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Notes from Cuzco
The Heart of the Inca World, Peru
(This article was published in Destination Elsewhere, March 2005.)
It was six a.m. when the AeroPeru jet arrived in Lima. The night had seemed real long partly because an elderly senora let her head collapse on my shoulder every few minutes. She had earlier told me, almost apologetically, that Lima was not for tourists anymore, that it had lost its former charm, that it was now truly Lima la horrible. She then warily inquired whether Nueva Delhi was better or worse. I told her it was much the same which seemed to infuse her with a warm feeling for me, a silent solidarity of sorts. It not only encouraged her to unleash motherly advice on how to tackle Lima but just before disembarking she insisted that I take a small bottle of homemade Peruvian Chili sauce as a gift. Not a bad start, I thought.
for the connecting flight to Cuzco, I wandered in and around the terminal.
It was a dull gray morning, typical of season. Billboards across the
parking lot advertised Inca cola, insurance plans, banks, beach resorts,
and detergents. Beyond them lay the city and its people, vividly depicted
by the Dutch filmmaker Honigmann in her recent movie on the Peruvian
love-hate with their temperamental automobiles—Metal and Melancholy.
I opened my mouth and breathed in deep, attempting to verify what I had
read: one can taste the air in Lima. But the foul lingering taste of
airline bacon and black coffee camouflaged all others.
The flight to Cuzco went over snow-capped peaks of the Peruvian Andes. A restless kid next to me, perhaps eight or nine years of age, drank copious amounts of Inca Cola and with his toy camera kept leaning over to shoot pictures through the scratched oval window. In ninety minutes we were at Cuzco. From the air, the town appeared cozy and inviting—orange-brown shingled rooftops snuggled up close in this once remote high valley of the Andes. Outside the airport I hopped on a cab and left for the city center, the Plaza de Armas. Along Avenida del Sol, the chief artery of the city, the driver picked up a friend, a travel agent of sorts. 'Ah, de la India,' he said, praising my meager Spanish language skills. Getting quickly to the point, he pulled out a crinkled brochure and pointing to several pictures offered to set up a day-long tour of the Urubamba valley, departing an hour later. I decided to go for it.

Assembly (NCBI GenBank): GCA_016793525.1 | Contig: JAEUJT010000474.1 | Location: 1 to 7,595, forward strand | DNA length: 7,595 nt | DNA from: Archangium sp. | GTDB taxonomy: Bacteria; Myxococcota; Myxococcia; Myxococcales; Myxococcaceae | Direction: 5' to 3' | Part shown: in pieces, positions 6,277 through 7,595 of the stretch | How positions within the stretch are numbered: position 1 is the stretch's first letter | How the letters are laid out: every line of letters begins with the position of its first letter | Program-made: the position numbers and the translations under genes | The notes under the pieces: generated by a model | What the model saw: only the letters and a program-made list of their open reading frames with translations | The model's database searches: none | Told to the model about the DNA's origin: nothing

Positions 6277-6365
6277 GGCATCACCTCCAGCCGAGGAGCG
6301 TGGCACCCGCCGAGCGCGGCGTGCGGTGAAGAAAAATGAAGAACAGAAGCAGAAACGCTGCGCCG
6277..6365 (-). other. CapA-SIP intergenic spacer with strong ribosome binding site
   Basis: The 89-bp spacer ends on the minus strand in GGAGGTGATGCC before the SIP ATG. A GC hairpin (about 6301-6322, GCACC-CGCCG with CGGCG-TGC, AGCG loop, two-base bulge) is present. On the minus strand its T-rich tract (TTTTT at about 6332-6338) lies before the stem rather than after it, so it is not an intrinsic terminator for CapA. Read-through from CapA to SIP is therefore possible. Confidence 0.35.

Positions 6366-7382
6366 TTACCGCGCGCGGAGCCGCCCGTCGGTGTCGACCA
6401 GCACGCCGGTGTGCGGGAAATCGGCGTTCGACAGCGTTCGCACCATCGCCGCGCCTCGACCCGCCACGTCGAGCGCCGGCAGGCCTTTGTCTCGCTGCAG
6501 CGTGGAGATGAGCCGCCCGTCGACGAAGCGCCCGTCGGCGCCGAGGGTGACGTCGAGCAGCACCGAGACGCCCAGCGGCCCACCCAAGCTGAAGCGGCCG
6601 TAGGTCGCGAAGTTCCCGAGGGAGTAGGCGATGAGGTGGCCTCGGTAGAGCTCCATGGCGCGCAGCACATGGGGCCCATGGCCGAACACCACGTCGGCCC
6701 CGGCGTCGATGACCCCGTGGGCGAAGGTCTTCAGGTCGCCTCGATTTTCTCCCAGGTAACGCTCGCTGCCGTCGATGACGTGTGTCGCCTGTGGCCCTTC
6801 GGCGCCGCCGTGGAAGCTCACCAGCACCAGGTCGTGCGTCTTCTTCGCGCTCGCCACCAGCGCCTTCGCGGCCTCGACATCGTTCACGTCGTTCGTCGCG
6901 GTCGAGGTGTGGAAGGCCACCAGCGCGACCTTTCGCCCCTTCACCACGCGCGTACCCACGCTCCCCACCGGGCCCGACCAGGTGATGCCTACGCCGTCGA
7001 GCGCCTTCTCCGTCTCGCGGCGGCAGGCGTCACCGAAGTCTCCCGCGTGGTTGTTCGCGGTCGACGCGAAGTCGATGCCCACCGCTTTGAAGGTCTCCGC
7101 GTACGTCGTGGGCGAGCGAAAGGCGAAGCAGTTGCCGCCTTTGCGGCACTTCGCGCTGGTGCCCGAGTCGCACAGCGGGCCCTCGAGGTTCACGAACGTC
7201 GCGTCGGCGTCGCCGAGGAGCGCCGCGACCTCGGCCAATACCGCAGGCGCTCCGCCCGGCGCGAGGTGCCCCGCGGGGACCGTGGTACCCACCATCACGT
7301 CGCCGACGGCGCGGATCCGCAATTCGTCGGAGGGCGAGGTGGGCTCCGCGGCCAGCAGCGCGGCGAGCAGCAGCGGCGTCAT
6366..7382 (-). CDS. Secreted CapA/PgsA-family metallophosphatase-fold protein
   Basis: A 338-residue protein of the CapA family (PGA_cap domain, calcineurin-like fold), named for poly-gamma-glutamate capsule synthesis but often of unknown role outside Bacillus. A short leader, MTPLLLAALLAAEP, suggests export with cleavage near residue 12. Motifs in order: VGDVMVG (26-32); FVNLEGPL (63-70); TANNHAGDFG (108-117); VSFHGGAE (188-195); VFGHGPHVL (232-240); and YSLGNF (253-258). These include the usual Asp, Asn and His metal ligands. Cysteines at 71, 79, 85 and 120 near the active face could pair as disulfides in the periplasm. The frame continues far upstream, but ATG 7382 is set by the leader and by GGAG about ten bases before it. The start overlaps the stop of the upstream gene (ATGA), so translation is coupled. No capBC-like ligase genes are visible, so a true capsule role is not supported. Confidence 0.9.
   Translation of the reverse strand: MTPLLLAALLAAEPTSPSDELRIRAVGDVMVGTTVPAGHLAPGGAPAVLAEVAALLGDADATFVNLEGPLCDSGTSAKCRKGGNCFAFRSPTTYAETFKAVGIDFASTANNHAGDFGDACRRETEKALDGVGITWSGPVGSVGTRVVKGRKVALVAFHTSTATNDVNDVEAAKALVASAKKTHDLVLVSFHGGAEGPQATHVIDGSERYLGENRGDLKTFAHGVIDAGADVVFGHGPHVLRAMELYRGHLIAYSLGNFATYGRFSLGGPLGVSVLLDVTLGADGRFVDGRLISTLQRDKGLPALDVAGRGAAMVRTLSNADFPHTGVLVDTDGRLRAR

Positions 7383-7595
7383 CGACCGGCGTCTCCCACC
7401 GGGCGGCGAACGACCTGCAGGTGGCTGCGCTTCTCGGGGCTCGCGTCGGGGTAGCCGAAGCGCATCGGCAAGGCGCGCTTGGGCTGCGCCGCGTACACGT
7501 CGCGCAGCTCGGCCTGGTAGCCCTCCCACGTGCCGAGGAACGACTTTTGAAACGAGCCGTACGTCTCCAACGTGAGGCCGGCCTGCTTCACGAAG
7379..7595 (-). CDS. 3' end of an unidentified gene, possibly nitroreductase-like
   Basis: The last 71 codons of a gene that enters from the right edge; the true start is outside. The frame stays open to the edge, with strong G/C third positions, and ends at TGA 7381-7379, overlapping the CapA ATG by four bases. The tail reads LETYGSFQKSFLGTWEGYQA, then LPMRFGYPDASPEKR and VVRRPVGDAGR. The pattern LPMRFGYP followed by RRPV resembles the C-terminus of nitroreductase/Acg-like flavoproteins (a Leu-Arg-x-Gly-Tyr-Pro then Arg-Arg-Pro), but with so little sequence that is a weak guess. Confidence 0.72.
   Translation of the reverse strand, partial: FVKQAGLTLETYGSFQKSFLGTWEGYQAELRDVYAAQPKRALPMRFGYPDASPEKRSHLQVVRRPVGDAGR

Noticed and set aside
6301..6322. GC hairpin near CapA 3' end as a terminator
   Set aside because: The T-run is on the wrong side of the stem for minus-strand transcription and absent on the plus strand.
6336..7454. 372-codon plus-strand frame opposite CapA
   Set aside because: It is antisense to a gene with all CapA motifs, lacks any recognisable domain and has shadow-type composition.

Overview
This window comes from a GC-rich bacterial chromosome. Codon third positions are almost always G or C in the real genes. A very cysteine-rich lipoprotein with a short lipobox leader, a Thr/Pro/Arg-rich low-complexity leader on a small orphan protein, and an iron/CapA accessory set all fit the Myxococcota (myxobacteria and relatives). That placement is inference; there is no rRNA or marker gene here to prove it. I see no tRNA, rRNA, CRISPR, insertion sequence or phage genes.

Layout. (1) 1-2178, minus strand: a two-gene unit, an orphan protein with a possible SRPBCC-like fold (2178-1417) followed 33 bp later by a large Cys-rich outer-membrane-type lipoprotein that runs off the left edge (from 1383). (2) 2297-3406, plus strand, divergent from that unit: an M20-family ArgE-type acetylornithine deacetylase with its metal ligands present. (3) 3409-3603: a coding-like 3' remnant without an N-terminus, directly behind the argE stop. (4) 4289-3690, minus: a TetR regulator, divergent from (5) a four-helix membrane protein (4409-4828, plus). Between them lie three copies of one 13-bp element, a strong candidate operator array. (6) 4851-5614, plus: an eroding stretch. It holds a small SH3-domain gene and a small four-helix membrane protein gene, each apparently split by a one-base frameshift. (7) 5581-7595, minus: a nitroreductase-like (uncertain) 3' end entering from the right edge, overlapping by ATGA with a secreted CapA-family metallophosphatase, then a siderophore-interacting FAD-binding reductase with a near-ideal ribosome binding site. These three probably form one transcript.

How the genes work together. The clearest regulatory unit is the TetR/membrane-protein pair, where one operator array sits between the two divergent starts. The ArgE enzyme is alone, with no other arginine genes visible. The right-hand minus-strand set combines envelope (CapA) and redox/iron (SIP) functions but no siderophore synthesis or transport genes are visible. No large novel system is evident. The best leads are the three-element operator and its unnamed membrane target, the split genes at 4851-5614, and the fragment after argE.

I found a cheap hotel on the main plaza, right across the impressive sixteenth century cathedral. The Sunday morning sun still cast long shadows through the vanishing fog. A handful of elderly Indian men occupied the benches, elderly women with importunate eyes sat behind heaps of alpaca-wool sweaters, some boys and girls went about selling trinkets to any tourist they could find. Spanish style balconies, built upon Inca stone foundations, peered over cobblestone streets. Cuzco's high altitude made me mildly dizzy and my nose began to trickle blood.
The tour van left Cuzco with ten people. It paused often on the narrow mountainous route to peer at Inca terrace farms or some other nice vista of the valleys—all tourist cameras would swing into action. Our first destination, an Indian crafts market in the village of Pisac and a prominent stop on the local tourist circuit, was a small conglomeration of orange-pink adobe huts, nestled in the valley of a minor tributary of the Urubamba river. The Indians of this area depend on outsiders for much of their income. Many still shield their children, turgid bellies and runny noses, from cameras believed to strip them of their soul.
The village center was awash with color—multi-layered, multi-patterned Indian ponchos, panpipes, gaudy quilts, and countless trinkets. It was Sunday and an evening of ritual celebration lay ahead of the Indians. After spending an hour through the narrow alleys, the local vegetable and meat markets, we returned to the van. We stopped for lunch at an open air restaurant where I started talking to an attractive woman from Spain, perhaps in her late-thirties and who with her high energy, outrageous humor and joie de vivre reminded me of the women in Almodovar movies. She had worked for two years at a construction site in Colombia and was soon leaving for Ecuador to begin work on an offshore oilrig. After a bit of small talk she began philosophizing about men in her deep husky voice. She told me of her father's curious advice to her—date a Latino but marry an American. She had modified that a bit and was now dating two men, she said with a wink: a Colombian and an American, but she still liked to travel alone.
next stop was Ollantaytambo—the ruins of an Inca temple on top of a hill, presumed a fortress by
the Conquistadores —Pizzaro and his men lost a major battle here
but returned later with reinforcements for a decisive victory. The steep
terraces below the fortress are both spectacular and a natural defense.
When the guide began his canned speech on the glories of its past
inhabitants, their myths and legends, I slipped out to explore on my own.